Giraffes May Have Evolved Long Necks To Headbutt Rivals In Love, Study Suggests Science and technology news


Giraffes may have evolved long necks to headbutt rivals when mating, researchers in China have suggested.

It is widely believed that the modern giraffe’s distinctive neck, which is the largest land animal, evolved to allow the animal to access the leaves of the treetops for food.

However, a Chinese research team said the necks grew so they could compete for mates rather than food.

An analysis of the fossils of an early giraffe’s ancestor suggests that sexual selection, driven by competition among males, may have contributed to their evolution of the long neck.

By observing the behavior of giraffes, scientists believe that the long neck serves as a weapon in male courtship competition and the longer the neck, the greater the damage done to the opponent.

Researchers from the Institute of Vertebrate Paleontology and Paleoanthropology (IVPP) at the Chinese Academy of Sciences conducted their study on Discokeryx xiezhi, an early giraffe.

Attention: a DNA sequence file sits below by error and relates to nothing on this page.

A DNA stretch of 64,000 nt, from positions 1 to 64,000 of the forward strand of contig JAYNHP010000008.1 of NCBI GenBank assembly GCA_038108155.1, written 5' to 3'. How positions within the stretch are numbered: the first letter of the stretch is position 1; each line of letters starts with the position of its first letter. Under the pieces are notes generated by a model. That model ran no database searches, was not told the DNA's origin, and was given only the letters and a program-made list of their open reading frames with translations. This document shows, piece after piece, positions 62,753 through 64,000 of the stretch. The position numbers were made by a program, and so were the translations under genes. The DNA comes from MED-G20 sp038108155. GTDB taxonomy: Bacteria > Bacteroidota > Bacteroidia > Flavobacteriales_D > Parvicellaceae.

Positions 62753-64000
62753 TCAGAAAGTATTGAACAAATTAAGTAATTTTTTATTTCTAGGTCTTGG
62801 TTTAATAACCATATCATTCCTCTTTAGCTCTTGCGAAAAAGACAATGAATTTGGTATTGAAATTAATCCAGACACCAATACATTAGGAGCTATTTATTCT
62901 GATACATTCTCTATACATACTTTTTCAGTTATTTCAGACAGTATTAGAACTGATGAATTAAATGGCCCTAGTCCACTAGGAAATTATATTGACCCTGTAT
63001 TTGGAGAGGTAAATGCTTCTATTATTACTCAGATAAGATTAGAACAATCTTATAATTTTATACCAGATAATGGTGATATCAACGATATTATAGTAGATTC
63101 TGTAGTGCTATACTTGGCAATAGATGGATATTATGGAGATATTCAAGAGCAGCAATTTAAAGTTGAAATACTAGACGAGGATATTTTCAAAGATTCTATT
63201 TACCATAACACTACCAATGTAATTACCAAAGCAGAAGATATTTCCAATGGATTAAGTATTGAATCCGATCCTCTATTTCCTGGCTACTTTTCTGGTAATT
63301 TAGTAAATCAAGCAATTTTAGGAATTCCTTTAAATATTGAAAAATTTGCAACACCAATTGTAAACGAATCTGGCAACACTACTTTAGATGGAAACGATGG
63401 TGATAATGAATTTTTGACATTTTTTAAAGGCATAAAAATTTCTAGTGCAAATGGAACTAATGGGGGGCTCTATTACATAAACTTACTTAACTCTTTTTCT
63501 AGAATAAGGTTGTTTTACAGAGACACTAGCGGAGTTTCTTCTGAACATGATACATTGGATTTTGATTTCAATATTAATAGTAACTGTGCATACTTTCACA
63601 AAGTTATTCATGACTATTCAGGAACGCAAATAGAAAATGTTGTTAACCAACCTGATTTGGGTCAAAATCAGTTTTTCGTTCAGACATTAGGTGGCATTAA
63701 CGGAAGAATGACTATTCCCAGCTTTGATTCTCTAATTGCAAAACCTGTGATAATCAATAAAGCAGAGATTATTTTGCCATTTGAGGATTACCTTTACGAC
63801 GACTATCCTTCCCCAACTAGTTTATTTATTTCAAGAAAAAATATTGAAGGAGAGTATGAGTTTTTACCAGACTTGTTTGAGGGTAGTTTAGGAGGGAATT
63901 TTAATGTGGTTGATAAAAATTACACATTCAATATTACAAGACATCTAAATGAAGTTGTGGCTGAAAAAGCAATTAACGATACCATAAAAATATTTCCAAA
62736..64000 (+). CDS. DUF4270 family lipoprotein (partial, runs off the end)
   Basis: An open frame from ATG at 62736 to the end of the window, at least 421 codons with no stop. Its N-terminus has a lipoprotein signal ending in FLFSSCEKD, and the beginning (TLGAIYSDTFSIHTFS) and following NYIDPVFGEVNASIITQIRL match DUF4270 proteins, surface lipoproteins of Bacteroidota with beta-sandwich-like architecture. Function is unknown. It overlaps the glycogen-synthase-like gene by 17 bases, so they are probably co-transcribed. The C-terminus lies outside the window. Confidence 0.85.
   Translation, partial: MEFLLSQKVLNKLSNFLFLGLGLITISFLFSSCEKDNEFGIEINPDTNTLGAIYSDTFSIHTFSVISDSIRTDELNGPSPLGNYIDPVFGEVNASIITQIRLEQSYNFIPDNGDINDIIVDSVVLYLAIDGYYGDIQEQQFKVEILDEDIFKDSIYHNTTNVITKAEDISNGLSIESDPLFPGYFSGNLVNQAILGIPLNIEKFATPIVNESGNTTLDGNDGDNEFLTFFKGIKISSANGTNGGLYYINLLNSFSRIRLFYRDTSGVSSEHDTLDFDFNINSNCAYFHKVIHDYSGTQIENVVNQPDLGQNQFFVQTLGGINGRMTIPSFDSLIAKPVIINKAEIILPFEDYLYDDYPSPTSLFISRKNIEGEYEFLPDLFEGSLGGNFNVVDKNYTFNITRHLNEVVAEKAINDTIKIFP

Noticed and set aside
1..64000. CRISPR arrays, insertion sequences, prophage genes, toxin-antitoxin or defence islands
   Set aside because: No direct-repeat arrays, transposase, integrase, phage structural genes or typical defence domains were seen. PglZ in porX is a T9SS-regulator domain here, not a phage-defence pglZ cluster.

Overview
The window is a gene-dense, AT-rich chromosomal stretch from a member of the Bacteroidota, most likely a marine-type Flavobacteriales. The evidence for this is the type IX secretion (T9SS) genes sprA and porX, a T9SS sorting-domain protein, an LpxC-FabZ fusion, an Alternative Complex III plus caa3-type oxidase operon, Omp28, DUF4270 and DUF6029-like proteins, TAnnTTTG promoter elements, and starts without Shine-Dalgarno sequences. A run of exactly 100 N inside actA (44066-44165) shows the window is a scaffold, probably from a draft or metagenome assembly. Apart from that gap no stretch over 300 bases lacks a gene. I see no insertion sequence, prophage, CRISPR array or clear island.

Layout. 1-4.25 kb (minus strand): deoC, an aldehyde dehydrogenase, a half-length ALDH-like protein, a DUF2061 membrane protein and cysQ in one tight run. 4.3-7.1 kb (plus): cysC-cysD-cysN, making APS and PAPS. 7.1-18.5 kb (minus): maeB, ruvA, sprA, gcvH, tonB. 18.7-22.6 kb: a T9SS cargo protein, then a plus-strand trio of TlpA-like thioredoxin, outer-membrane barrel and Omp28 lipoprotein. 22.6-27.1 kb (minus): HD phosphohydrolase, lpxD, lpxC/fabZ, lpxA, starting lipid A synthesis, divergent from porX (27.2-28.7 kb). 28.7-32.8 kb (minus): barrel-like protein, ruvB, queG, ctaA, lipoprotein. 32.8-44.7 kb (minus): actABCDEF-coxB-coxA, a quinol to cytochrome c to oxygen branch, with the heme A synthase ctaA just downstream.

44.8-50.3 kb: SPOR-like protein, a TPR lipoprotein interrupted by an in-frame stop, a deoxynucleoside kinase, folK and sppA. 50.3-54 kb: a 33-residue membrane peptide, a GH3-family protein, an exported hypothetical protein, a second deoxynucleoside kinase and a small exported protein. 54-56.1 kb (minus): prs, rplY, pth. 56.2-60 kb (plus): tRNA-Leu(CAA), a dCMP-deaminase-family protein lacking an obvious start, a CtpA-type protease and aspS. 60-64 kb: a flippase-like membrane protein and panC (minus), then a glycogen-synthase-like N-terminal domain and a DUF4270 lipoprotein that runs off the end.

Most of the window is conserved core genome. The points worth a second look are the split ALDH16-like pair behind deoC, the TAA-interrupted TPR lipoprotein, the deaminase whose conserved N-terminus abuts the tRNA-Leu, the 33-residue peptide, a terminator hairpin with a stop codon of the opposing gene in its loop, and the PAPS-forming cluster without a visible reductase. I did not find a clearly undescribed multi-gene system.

They analyzed fossils from around 17 million years ago in the northern part of Xinjiang’s Junggar Basin.

Scientists found a complete skull and four cervical vertebrae.

Fossils of the extinct species (front) show that the long neck may have evolved for mating reasons

“The traditional hypothesis to drive giraffe neck elongation is eating — reaching up to get tree leaves,” said Jin Meng of the American Museum of Natural History.

“This new finding shows that members of the giraffe family do different things early in development.

“The new species represents an extreme example in which the neck is not lengthened but becomes very thick to absorb the force and impact of strong headbutts.”

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